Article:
In the rue de Lyon, the paid lunch meal finances the evening meal for the precarious. A unique, involved and tasteful universe.
We leave the Refettorio necessarily troubled. It’s not the deep snow that falls on an April night. It’s something else, the sobriety and elegance of the place, the cuisine, the people. As if the references had faded in favor of a radical concept, that of serving paid meals at midday that fund the exact same meals, only to be served for free a few hours later to those in uncertainty.
The evening of our visit to the rue de Lyon, there were about thirty for a soup kitchen with no degrading codes. No queues in the street, just men, women and children crossing the door of the new craft and trade building on rue de Lyon, holding in their hands a good meal donated by an association in Geneva.
That evening the guests come from the Carrefour-Rue, the Salvation Army or the family sleepover. They walk in like any restaurant, enjoying the decor, the artwork on the wall and the music.
In the queue at the reception, the waiters offer a homemade soft drink. Tables of six favor exchanges. Giovanni, a retiree from the neighborhood, has become a regular and always has someone in front of him to tell him about his native Campania. In the background is a large family that has arrived from Spain. The girls take selfies while the father listens to the early advice of a social worker who accompanies them.
Milan native, Walter el Nagar, self-taught chef who has worked in kitchens all over the world, stopped in Geneva. After a series of experiences sometimes conventional, sometimes less (notably distributing thousands of meals to precarious people during the pandemic), the quadra has developed this solidarity restaurant project by sticking to the locomotive launched by Massimo Bottura, three-star chef from Italy. Milan, Paris, London, Rio and now Geneva: the world already has about fifteen establishments under the auspices of the Food for Soul association.
Every city has its specific characteristics, its own social fabric. “In Geneva there is no soup kitchen in the evenings,” says Walter el Nagar. That is why he founded the Mater foundation to support this unique concept. In the afternoon, the three-course menu is served for 30 francs. He finances the same plates, in the evening, for which the guests do not leave a cent.
The only noticeable difference: the daytime servants are professionals (or in training), while those at night, apart from the cooks and the attendants, work on a voluntary basis. The latter now run into the hundreds and even have to wait to be able to serve an evening meal at the Refettorio.
No alcohol in the evening
If the establishment does not want to distinguish between two categories of customers, the program is necessarily framed more in the evening. The meal starts promptly at 6pm and latecomers will likely find that the doors are closed. To start the tasting, bread is kneaded nearby on which we pour a dash of rapeseed oil from the region. Choice of two menus, vegetarian or omnivorous. The plates then leave the open kitchen. The motto of the place is engraved at the bottom of the shell: Good food for everyone.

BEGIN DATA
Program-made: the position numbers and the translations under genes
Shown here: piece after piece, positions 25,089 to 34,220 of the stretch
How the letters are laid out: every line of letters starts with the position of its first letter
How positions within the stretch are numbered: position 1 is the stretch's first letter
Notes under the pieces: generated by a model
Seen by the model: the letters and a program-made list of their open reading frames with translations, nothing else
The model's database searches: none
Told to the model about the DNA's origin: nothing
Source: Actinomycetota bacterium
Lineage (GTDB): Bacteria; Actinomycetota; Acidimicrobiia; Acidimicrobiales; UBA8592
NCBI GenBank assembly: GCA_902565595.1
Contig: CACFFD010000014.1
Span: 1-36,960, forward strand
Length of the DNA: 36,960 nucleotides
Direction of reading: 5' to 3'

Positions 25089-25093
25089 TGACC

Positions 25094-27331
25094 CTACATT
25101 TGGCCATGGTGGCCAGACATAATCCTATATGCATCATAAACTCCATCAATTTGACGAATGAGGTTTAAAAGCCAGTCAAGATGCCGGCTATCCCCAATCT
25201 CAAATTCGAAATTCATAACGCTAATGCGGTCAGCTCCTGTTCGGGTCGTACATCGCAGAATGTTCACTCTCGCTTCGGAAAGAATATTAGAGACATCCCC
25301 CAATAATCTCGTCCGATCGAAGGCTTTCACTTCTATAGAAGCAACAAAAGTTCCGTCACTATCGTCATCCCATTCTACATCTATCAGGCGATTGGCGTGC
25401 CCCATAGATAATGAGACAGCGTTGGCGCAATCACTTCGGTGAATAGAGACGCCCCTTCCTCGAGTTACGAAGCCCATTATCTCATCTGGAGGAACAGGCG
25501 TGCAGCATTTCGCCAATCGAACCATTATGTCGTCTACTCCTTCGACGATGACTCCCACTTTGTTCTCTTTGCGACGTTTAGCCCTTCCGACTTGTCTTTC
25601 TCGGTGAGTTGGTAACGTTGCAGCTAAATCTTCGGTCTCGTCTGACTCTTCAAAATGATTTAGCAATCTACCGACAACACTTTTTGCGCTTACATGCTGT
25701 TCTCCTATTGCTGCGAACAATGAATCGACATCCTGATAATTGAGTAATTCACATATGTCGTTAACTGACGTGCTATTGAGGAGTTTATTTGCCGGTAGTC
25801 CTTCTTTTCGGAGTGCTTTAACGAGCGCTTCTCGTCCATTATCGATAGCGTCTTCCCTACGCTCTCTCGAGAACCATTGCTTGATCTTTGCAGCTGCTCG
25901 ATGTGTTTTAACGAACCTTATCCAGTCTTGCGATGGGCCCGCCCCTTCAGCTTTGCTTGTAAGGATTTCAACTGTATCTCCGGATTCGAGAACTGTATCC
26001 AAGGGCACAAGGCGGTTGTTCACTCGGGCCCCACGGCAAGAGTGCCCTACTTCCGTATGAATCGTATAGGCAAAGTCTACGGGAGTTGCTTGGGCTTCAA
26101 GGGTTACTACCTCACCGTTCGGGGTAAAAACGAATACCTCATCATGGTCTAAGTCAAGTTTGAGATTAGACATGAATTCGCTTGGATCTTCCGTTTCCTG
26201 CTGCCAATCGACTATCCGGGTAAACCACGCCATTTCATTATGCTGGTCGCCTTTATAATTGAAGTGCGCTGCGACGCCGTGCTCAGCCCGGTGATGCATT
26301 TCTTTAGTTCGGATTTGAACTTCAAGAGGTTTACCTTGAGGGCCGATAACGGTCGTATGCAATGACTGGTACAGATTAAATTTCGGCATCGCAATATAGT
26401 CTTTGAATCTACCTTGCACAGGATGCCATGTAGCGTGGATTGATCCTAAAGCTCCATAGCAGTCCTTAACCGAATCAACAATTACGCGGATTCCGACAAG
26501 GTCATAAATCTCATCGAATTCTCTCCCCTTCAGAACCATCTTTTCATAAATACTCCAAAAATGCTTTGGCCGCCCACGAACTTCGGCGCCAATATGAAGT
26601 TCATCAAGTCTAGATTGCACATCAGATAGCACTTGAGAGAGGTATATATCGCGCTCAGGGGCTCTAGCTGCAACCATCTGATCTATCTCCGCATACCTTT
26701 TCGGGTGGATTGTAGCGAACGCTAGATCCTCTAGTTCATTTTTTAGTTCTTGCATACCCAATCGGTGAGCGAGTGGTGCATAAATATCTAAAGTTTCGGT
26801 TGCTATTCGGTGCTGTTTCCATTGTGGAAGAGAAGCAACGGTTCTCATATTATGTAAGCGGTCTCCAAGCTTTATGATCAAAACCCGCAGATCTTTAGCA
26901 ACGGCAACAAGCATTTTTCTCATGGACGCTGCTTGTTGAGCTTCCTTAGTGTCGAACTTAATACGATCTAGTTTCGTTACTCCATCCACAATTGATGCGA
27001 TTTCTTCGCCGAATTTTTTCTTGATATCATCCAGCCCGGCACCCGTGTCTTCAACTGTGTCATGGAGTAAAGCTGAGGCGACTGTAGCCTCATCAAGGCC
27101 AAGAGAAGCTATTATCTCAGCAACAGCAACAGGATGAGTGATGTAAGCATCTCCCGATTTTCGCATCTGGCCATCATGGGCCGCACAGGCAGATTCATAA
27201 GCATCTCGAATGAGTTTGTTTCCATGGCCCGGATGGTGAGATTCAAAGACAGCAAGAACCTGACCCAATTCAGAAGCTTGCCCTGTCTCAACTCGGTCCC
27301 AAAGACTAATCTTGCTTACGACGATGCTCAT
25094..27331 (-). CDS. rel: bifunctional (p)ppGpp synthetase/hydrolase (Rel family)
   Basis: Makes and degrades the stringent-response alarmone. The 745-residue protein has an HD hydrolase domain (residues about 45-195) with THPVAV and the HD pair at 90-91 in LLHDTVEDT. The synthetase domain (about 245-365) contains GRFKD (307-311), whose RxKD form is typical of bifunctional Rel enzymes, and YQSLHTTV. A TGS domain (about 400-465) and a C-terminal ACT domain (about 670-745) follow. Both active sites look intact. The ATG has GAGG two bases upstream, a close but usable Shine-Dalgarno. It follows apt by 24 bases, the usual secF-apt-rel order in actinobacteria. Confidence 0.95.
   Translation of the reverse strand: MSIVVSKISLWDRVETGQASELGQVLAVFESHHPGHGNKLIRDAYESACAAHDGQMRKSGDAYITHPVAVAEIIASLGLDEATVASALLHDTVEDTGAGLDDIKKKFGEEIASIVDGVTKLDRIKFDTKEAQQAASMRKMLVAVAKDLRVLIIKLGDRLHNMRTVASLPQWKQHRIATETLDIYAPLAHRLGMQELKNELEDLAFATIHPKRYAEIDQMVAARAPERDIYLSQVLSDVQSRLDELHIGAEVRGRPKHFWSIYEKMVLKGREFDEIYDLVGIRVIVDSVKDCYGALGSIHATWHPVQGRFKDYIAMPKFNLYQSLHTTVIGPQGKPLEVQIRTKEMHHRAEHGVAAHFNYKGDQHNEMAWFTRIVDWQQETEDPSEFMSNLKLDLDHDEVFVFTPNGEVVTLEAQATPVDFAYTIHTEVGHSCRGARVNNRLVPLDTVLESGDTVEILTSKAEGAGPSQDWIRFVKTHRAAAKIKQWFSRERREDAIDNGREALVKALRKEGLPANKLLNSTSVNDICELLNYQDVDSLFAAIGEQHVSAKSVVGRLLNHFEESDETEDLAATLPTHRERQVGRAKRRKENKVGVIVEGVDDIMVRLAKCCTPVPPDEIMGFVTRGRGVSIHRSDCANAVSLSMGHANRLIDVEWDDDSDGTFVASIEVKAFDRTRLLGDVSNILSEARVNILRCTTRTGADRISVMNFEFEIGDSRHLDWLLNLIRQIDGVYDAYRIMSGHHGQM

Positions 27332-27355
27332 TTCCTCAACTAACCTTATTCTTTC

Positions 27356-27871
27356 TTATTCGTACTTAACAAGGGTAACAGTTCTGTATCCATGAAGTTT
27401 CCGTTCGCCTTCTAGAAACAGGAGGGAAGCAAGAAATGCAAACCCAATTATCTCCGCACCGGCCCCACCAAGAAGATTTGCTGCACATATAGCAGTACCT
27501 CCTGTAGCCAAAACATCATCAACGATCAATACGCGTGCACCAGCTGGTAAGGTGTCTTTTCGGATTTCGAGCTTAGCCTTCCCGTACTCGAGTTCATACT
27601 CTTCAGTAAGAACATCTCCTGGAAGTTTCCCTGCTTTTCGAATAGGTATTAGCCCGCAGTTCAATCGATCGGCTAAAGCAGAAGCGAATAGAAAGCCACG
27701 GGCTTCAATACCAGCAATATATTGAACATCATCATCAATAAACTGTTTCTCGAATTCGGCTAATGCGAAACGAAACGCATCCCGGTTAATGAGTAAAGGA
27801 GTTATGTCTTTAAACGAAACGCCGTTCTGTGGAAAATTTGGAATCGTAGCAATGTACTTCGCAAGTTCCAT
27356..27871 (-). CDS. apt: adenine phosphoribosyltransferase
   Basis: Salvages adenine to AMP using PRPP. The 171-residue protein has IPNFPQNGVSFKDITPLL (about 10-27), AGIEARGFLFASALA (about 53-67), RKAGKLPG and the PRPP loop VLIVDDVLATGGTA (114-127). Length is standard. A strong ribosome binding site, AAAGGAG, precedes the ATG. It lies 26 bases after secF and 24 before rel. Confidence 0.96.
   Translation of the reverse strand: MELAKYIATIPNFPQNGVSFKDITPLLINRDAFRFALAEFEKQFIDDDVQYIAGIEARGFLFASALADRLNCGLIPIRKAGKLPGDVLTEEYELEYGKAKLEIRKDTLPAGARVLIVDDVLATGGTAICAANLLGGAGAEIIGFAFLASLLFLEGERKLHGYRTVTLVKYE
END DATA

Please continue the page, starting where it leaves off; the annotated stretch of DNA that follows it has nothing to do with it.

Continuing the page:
One of the thirty guests of the evening tries his luck with the waiter: “Hey man, don’t you have a glass of rosé?” No, the Refettorio does not serve alcohol in the evening. Giovanni, the Neapolitan retiree, shudders when he tastes the rapeseed oil. “It’s not Campania oil!” Collective bursts of laughter.
In the Refettorio dishes, a resolutely hyper-local approach and a notion of anti-waste is taken as far as possible. The evening of our visit, the vegetarian menu features oyster mushrooms with watercress emulsion and tagliatelle with radicchio sauce, coffee and hazelnuts. Omnivorous sot-l’y-laisse and celeriac as a starter, followed by beetroot ravioli filled with bass topped with wild garlic sauce. On the dessert side, the level doesn’t drop: poppy seed cake, fermented berries and red fruit sorbets for some; dried apples, apple mousse and goat cheese ice cream for the others.
“We didn’t wait for the money to open this place.”
Jimmy Thiébaud, Vice President and Fundraiser for the Mater Foundation
It’s not just the plates slamming. Sober but large and graceful, the room has its price. “Ten thousand francs in rent,” reveals Jimmy Thiébaud, vice director of the Mater Foundation. His own mission: to find money for a project whose operating costs amount to 1.3 million per year.
To open the Refettorio, many – architects, kitchen designers, artists… – rolled up their sleeves, showing generosity and availability. “We didn’t wait for the money to open this place,” explains the converted fundraiser. In the future, we will need to reduce our reliance on volunteering.”
For this, the refectory relies on one-off events, between invitations from prestigious chefs, sponsorship of tables and private evenings (one per month). “Donors are always welcome”, laughs Jimmy Thiébaud. The message has arrived.
Tables to occupy
It has now been three months since Walter el Nagar cut the ribbon of the Refettorio. “The plate is excellent!” he says, but he nevertheless wished for more smooth exchanges with the associations and real recognition of the city of Geneva. Because the Refettorio can accommodate and feed more people. The 80 available places are not filled every evening. And for Chef el Nagar, “every empty table is a missed opportunity”.
Luca Di Stefano has been a journalist for the Geneva section since 2013. He is a graduate of the Academy of Journalism and Media (AJM) and mainly deals with legal news.